The research institutions with the most projects in the portfolio are located in Oslo, followed by the counties Vestland, Viken, Trøndelag and Troms and Finnmark. There are also a few projects in Agder, Rogaland, Nordland, Møre and Romsdal and Innlandet.

The research institutes accounts for 119 projects for a total amount of 230 million kroner. The universities and university colleges accounts for 113 projects for a total amount of 152 million kroner. The regional health authorities account for 5 projects, NGO's 2 projects and business only 1.

International cooperation

With its international thematic orientation, most projects within the portfolio have a formalised cooperation with researchers and/or research institutions in other countries. For projects funded by the Ministry of Foreign Affair's development budget the NORGLOBAL2 programme encouraged that the research focuses on one of the 16 priority countries for Norwegian development aid. Three funding schemes, INDNOR, CHINOR and SANCOOP, are bilateral cooperation mechanisms requiring research cooperation with respectively India, China and South-Africa.

In total the portfolio's projects have formalised cooperation with 75 different countries over the last three years (2017–2019). The most important partner countries for the projects in the portfolio are United Kingdom, USA, South Africa, Tanzania, Uganda, Ethiopia, India, Malawi and Russia, of which South Africa, Tanzania, Uganda, Ethiopia, India and Malawi are ODA-eligible partner countries.

Project types

The prevailing application type is Researcher projects (113 projects), however there are Young researcher projects (14 projects), Other support projects (31 projects) in addition to Other institutional projects, Innovation projects and Coordination and support projects. There is a sound balance regarding Research institutes and Universities as contract partners for projects within the portfolio. The Research institutes counts for 91 projects for the total amount of 201 million kroner, whilst the Universities counts for 89 projects for the total amount of 125 million kroner. Business is only contract partner in one project but is partner in several more.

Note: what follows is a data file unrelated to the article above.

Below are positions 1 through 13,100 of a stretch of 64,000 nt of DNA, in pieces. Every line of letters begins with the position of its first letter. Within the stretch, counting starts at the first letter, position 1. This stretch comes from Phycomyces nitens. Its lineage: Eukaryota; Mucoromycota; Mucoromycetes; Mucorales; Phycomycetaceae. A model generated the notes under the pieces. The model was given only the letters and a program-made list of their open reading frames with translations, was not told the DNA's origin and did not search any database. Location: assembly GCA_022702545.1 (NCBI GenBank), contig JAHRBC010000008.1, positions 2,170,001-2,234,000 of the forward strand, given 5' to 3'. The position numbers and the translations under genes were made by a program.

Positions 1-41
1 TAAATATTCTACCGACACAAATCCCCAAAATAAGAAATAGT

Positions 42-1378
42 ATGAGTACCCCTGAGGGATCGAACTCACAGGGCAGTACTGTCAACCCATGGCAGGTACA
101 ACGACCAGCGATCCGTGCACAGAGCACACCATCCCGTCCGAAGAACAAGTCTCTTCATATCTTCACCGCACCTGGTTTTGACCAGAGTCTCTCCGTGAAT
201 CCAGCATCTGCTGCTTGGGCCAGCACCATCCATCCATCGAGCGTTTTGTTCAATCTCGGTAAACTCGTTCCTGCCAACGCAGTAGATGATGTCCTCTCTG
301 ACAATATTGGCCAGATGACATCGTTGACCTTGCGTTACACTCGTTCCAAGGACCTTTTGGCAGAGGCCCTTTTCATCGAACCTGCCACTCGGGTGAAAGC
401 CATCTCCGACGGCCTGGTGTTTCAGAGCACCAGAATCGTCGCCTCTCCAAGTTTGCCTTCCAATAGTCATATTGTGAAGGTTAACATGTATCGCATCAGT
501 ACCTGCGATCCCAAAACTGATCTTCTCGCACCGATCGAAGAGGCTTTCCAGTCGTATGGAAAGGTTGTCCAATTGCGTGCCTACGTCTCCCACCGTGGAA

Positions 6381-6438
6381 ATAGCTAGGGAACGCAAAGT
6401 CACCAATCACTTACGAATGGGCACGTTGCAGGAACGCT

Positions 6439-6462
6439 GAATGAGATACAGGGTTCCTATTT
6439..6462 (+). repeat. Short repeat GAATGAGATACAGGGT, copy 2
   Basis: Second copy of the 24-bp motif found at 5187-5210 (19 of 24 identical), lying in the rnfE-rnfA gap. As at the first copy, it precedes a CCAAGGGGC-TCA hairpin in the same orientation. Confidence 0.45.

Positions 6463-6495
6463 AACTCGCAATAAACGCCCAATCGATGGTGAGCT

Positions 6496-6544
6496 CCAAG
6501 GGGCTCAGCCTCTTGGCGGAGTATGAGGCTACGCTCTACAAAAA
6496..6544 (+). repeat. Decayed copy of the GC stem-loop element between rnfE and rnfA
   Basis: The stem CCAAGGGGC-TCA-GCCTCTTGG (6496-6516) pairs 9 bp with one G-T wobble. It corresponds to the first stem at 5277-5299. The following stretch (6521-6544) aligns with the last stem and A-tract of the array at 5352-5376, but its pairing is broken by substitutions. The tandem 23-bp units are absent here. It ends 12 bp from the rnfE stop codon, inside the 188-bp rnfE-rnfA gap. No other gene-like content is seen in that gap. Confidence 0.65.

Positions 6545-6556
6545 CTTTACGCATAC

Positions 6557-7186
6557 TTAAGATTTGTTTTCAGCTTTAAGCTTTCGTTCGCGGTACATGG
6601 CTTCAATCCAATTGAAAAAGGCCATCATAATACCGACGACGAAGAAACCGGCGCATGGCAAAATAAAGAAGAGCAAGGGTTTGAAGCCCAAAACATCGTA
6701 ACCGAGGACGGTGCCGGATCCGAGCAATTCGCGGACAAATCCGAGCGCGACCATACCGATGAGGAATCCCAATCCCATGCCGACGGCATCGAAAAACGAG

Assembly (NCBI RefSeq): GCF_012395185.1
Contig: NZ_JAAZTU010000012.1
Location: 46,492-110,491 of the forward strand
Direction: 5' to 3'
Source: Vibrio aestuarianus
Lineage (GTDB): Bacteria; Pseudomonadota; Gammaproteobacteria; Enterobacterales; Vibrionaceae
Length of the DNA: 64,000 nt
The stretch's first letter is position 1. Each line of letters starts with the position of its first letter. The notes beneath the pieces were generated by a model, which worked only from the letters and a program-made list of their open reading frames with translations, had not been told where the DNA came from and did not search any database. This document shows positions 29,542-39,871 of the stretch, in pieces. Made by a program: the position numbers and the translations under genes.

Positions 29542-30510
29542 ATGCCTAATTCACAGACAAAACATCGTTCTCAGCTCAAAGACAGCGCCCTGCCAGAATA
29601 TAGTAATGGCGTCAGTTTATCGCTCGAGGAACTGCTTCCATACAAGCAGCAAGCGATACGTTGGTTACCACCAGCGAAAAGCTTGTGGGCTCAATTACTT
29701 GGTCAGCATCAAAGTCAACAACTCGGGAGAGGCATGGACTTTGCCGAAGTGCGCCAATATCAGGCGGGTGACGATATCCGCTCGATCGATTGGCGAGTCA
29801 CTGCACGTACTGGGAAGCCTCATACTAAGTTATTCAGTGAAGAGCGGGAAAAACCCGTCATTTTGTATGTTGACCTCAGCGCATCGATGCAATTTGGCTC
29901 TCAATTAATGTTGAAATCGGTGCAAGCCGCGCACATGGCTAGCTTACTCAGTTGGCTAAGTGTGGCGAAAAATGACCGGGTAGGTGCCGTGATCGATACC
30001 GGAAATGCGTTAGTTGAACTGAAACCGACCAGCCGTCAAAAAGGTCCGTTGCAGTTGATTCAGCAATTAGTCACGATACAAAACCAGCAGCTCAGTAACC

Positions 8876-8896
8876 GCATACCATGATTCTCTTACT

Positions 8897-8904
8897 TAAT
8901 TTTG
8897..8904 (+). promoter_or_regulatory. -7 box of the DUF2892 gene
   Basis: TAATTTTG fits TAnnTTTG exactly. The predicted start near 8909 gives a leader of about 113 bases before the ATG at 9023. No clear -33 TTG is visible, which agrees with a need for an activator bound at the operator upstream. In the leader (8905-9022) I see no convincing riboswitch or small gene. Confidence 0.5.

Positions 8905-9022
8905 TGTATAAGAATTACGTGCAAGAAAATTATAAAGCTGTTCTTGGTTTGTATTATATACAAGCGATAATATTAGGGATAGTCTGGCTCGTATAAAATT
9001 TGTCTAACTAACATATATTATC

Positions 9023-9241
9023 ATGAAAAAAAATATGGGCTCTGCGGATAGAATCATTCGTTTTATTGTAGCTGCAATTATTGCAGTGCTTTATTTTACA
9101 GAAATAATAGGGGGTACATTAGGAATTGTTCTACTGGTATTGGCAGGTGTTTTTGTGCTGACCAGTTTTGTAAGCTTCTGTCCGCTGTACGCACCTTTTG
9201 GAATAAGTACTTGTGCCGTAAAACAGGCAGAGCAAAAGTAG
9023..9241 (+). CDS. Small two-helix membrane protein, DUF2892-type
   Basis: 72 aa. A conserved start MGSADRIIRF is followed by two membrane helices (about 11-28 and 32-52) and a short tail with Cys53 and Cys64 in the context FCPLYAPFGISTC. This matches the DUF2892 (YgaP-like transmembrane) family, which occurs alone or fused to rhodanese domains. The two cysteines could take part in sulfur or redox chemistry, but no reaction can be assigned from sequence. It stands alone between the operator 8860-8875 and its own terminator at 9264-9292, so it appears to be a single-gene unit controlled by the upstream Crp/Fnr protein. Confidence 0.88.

There has been a shift in balance between disciplines over the last few years, as the funding of global health research has declined significantly and at the same time there has been an increase in funding relating to foreign and development research. To a great extent, the topics in the portfolio require interdisciplinary research. More than half of the projects within the portfolio are in the social sciences, mainly interdisciplinary research but also including some monodisciplinary projects within political science, economy and jurisprudence. One fifth of the projects are within health and medicine, about ten percent each within natural sciences and technology and only three percent each within humanities and agriculture and fisheries. The distribution of different disciplines throughout the targeted and other efforts are more or less even, however the natural sciences are dominant within other efforts.

Thematic areas

The portfolio covers a broad range of thematic areas, as both development, foreign, security and international relations cut across many sectors and policy areas. Important topics are health, environment and biodiversity, welfare, climate, development, energy, foreign policy and international relations, culture, food and food security and marine research. Other topics within the portfolio are urban development, agriculture, bioeconomics and polar research.

EU funded projects

Within the portfolio there are 54 projects funded from the EU framework programme Horizon 2020 at the total amount of 133 million kroner in 2019. The EU-funded projects are mainly funded from the framework programme section Societal Challenges, but also includes projects funded from the sections Excellent Science and Industrial Leadership; within the thematic areas of Society, Food, Health, European Research Council – ERC, Marie Sklodowska Curie Action – MSCA and Leadership in Enabling and Industrial Technologies – LEIT. There are further a few projects in the areas Environment, Energy, Advanced Materials, ICT and Security. Research institutes accounts for 24 EU-projects, universities for 21 projects and business for 3 projects. 37 projects are Research and innovation action followed by 4 Starting grants and 4 Innovation action.